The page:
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by Miriam English
Thanks to Henna I felt pretty good as I settled down on my couch to do a bit of work. A lot of map data had been compiled during the night showing video feeds that had been tampered with... at least the ones that we knew of. It would take time to find all the fake video feeds. Minds smarter at this kind of thing than mine had been trying to discern some kind of pattern, and I didn't hold out much hope that I could help, but you never know...
It looked like a pretty hopeless mess, which undoubtedly was the intention. I couldn't see anything in it, no matter how I organised it.
Only several minutes into my shift, a call came in from David at the call tree, for somebody to deal with a problem gambler. I hated handling these poor bastards, but someone had to do it. I told David I'd take it and left.
This guy was on one of the main casino floors at the poker machines. He'd been putting far too much money in and an alert had been set off when he exceeded a certain fraction of his bank balance. We try to screen out gambling addicts, but it isn't always possible.
I hurried up there through the maze of corridors. The main casino floor was in the older, central part of the City, right on the inner edge of Waratah, only a couple of levels below the surface.
Near my apartment the corridors were wide and had variety and distinctive decorations. The closer I got to the older parts the narrower and more uniform the corridors became, with plain carpet underfoot, subdued lighting overhead, featureless walls, and apartment doors indistinguishable from each other except by the number set into each.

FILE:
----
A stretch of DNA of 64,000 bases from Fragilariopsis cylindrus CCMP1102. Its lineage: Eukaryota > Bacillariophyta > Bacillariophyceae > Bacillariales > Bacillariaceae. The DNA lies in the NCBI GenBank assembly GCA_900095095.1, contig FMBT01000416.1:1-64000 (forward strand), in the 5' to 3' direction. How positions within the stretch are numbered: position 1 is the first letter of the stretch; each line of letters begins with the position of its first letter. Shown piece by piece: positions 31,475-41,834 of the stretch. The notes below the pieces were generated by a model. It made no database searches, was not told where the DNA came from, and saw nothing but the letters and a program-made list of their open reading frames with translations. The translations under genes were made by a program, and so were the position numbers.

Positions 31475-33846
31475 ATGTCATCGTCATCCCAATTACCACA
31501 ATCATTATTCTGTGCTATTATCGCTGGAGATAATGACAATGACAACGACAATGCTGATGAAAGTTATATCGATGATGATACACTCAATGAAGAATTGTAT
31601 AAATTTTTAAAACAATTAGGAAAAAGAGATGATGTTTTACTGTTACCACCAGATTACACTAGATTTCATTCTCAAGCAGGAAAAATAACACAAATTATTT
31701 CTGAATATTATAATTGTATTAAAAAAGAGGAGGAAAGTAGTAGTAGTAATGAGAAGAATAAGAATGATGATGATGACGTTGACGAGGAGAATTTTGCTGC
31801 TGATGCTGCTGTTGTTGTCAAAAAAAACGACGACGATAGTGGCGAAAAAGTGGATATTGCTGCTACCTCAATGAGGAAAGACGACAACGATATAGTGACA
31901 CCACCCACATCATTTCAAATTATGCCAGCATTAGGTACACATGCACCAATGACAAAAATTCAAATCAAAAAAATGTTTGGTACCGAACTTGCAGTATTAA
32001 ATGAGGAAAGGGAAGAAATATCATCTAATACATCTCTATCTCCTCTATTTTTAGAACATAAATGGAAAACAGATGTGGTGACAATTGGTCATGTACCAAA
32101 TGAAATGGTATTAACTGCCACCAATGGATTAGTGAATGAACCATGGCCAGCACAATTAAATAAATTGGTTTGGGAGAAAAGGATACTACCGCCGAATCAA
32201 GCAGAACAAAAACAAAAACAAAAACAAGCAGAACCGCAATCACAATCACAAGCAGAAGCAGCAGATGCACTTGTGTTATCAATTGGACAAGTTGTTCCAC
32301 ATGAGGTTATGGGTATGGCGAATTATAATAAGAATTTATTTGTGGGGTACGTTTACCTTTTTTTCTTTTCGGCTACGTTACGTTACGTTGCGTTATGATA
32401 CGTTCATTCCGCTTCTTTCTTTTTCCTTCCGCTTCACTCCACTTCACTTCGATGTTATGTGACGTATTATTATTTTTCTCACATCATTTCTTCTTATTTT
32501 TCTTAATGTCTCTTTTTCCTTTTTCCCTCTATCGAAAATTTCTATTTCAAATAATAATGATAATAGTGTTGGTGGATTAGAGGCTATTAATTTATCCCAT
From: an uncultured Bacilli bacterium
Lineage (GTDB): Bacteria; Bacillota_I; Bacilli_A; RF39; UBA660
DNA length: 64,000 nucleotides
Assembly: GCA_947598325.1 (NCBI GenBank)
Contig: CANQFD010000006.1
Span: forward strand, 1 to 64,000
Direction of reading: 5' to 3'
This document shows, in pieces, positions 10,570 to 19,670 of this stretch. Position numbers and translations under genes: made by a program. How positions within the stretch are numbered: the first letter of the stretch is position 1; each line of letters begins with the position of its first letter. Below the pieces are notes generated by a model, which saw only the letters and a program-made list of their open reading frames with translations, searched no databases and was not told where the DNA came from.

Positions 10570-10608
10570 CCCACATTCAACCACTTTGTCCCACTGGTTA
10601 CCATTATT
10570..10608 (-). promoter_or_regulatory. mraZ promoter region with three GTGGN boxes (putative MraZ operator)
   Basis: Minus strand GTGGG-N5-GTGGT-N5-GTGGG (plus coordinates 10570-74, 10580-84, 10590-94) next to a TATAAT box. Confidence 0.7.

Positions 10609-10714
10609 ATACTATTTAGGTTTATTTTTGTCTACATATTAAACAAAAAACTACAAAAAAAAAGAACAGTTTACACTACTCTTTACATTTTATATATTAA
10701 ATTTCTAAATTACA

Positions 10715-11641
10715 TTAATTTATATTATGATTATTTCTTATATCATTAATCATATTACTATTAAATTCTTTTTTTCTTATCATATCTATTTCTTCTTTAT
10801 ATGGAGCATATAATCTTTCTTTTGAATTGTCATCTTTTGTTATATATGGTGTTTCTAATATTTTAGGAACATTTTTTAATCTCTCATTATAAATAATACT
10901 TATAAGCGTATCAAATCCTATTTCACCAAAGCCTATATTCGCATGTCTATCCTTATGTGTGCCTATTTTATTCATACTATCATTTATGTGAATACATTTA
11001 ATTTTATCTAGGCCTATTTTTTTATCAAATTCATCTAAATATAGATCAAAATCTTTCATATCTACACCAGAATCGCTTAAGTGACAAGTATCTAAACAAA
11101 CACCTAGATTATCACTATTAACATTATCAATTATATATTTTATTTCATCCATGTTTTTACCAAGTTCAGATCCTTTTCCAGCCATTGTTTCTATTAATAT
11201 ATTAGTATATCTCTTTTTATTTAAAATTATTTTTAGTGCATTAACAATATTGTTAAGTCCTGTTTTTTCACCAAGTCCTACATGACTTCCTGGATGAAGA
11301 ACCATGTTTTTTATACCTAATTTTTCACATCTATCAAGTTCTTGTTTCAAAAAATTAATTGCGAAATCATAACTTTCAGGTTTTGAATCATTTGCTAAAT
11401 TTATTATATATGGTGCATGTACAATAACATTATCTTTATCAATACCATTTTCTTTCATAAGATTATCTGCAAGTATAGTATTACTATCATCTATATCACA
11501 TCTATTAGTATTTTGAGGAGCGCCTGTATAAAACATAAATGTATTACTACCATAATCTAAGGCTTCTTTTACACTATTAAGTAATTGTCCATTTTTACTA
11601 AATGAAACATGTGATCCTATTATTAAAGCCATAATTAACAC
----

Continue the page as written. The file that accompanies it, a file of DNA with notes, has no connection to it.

Finally the corridors abruptly widened to a series of foyers with polished stone floors, fountains, high ceilings, and decorative plants, then through large glass doors to the constant noise and crowds of one of the main gambling floors. The light here never changed -- day, night, it was always lit the same.
Virtually one hundred percent of the gamblers in here were tourists. It held very little interest for residents. The glitter wore off quickly.
I signalled the staff here and asked them about their problem gambler.
Terry, the young attendant who'd called it in to security, came over. I liked Terry. Everybody liked Terry. He'd grown up here after being abandoned here by his Earth parents. I grinned and waved to him.
"Hey Adele! The guy is over there on the end machine. He's wearing the green shirt and white hat. See him?"
I did. "What's he like?"
"I asked him to take a rest from gambling when I could see he wasn't just having a bit of fun. He got agitated and refused to leave, so I left him alone and put the call in to you guys to come and handle him."
I thanked Terry and went to go see what was the best way to manage this guy. They're all different.
I approached him. He looked tense and was continuously feeding the machine with tokens. He was definitely not a happy camper. He threw me a suspicious, sideways glance without breaking his rhythm.
"My name is Adele and I'm from security. I'm here because you are about to reach your limit and I need you to come with me." Then I silently sent the shutdown code to his poker machine.